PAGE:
It was like a ghost scene from a movie. A man in a trench coat stepped out of the dense fog and identified himself as the pilot’s son. He wasn’t supposed to be in the accident site.
“How bad was my daddy hurt?” he asked.
I took a moment to consider my answer. The color photograph of his burning father was all too vivid in my mind. As a Stephen Minister, I was pretty sure that was not the real question he wanted to ask.
The air was still and white tornados snaked out behind airliners flaring overhead to land. Their vortices generated an eerie whizzing sound while they settled to the ground beside us. I was standing with an NTSB investigator in a pile of rubble that, the day before, had been a Piper Cheyenne with four souls on board. He gave me a slight nod, so I walked over to talk to the man in the trench coat.
I took a deep breath, and pointed to the airplane-shaped notch in the trees across the road.
“Can you see where the aircraft clipped the trees over there?” I asked.
“Yes,” he answered quietly.
“Do you see where those large limbs crossed like an X right in the middle?”
I pointed to a log at our feet as thick as a telephone pole.
This is the top of one of them right here, and the other is over there. Do you see it?” I said, pointing about sixty feet away.
“Yes,” he answered.
I returned my gaze to the notch in the trees. His eyes followed. I gave him time to realize that those limbs were dead-centered on the cockpit.
“Your daddy died instantly,” I said.
The total stranger in a trench coat flung his arms around my neck and began to sob on my shoulder. I held him close and patted his back. He was a big guy, and strong.
“I’m so sorry,” I said.
“Thank you,” he whispered over and over again. “Thank you. At least my daddy didn’t suffer.”
I have no idea how long we stood there, gently rocking while he wept. But in due course he needed a handkerchief. He stepped back, pulling it out of his pocket to blow his nose. He mopped up and made eye contact with me, then offered a solid handshake.
“Thank you,” he said, “for telling me the truth.”
Then he vanished into the fog just as mysteriously as he arrived.
“What was that all about?” the NTSB investigator asked when I returned.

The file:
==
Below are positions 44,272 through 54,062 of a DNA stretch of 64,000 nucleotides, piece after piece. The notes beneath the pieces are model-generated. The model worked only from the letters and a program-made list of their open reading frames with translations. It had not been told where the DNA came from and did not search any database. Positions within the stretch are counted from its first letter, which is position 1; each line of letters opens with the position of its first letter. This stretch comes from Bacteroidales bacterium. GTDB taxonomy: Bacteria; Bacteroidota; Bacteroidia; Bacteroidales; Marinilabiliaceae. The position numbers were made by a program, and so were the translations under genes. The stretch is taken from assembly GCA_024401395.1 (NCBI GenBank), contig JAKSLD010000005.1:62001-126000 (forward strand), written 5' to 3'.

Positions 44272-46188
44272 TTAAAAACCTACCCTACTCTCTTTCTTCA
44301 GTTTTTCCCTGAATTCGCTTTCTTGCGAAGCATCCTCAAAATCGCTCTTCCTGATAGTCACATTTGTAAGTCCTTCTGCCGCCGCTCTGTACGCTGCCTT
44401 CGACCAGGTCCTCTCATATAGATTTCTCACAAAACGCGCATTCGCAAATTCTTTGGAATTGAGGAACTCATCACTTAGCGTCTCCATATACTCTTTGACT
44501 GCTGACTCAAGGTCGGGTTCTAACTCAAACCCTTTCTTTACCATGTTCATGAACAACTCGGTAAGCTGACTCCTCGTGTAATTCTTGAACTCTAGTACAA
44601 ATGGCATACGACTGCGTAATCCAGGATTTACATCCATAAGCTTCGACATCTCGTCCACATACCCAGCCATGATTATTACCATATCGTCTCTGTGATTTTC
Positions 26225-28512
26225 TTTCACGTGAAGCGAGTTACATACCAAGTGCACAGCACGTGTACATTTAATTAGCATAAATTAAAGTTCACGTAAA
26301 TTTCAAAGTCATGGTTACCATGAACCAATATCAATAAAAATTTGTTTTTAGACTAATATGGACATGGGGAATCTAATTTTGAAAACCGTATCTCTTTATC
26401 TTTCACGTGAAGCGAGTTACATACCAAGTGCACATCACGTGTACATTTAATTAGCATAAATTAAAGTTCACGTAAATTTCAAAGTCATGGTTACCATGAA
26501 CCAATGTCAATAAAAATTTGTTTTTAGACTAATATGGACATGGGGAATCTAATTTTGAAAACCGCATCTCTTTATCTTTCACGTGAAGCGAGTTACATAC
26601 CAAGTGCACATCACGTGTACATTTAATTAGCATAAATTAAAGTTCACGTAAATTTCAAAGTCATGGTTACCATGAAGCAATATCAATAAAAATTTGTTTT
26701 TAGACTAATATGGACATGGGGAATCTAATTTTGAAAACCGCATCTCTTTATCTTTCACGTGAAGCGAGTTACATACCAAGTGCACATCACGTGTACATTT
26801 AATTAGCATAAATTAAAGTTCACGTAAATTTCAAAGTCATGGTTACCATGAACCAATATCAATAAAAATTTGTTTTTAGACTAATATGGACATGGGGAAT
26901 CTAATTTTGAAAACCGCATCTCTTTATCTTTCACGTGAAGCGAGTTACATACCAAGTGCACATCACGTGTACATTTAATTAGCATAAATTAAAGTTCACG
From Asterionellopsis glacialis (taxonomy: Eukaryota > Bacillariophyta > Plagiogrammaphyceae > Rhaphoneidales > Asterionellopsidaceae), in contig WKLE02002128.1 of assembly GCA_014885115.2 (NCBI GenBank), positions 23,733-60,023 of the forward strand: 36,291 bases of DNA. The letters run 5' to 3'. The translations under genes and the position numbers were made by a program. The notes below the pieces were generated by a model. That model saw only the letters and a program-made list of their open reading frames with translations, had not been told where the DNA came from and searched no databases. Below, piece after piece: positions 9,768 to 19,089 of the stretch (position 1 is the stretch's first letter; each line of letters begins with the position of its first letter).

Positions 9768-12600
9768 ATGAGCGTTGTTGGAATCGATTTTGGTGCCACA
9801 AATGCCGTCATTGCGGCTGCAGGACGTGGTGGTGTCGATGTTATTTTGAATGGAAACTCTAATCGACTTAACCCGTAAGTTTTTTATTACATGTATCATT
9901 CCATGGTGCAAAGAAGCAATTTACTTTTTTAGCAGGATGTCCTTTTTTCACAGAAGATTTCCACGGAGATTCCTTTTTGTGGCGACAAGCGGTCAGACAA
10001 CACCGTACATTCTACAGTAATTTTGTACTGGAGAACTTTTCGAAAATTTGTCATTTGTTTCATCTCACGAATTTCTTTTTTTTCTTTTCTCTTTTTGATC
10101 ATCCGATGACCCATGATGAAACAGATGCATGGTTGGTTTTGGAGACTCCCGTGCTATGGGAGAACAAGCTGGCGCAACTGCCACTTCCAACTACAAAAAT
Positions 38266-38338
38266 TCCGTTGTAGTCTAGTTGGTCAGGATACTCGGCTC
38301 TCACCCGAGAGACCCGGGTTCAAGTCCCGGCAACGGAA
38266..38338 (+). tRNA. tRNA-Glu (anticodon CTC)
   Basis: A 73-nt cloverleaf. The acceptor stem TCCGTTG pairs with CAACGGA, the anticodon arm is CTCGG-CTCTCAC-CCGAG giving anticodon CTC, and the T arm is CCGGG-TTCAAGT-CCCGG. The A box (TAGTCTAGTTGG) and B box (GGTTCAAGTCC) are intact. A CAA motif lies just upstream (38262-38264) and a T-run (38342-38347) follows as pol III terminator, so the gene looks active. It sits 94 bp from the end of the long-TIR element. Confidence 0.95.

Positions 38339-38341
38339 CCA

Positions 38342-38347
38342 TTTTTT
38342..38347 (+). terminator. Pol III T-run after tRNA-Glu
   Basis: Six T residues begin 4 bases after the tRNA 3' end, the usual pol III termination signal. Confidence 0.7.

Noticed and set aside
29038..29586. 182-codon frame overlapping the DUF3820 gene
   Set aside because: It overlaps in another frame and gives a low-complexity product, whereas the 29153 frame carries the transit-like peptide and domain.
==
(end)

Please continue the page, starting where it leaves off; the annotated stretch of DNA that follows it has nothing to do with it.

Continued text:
“Pilot’s son,” I said. “I’m going to need a moment.”
“Sure. Go ahead.”
I strolled out by the tail of the aircraft. When the Piper Cheyenne clipped a house, it spun around backwards, and passed through a chain-link fence. The stretching of that fence is what allowed the passengers to survive the crash. I stood there and prayed. For all of us. Then I went back to work.
I got into flying because it was fun. I did it for thirty years. I got out of flying because it stopped being fun. Years later, I was diagnosed with Post-traumatic Stress Disorder, (PTSD). Nightmares. Flashbacks. Crankiness. Panic attacks. And horrific images that keep coming back, night after night.
Then I met Ted, a quiet little sexton at out church. Ted is a Vietnam veteran. He has two purple hearts, a bronze star and a silver star for valor under fire. A tunnel-rat, he received a battlefield commission, and came home with shrapnel and PTSD. We have both been known to drink to forget.
I am a story-teller, and I felt the story about the real way the Vietnam War era changed a whole generation needed telling. Ted graciously let me use his combat history to develop a character named Raymond Thornton.
Haunted by memories of the war, Raymond’s old high school English teacher encourages him to write A Soldier’s Heart. In the process, they fall in love and get married. That’s the root of my first novel, Millie's Honor.
When I finished it, I thought I was done, but readers cared about Raymond and told me they needed to know more. That’s what prompted me to write Letters to Millie.
Although I never identify PTSD by name, Letters to Millie is a tale about Raymond’s battle with PTSD following Millie’s murder by an arsonist. It is a love story written for Vietnam vets. And, in the face of unspeakable violence, it is a story about hope, and family, and Christian community. It is a parable, told in contemporary terms.
The message is a familiar one. Alone, our demons can defeat us. But, with God’s help, and the unconditional love of our family and friends, we can get through bad times together.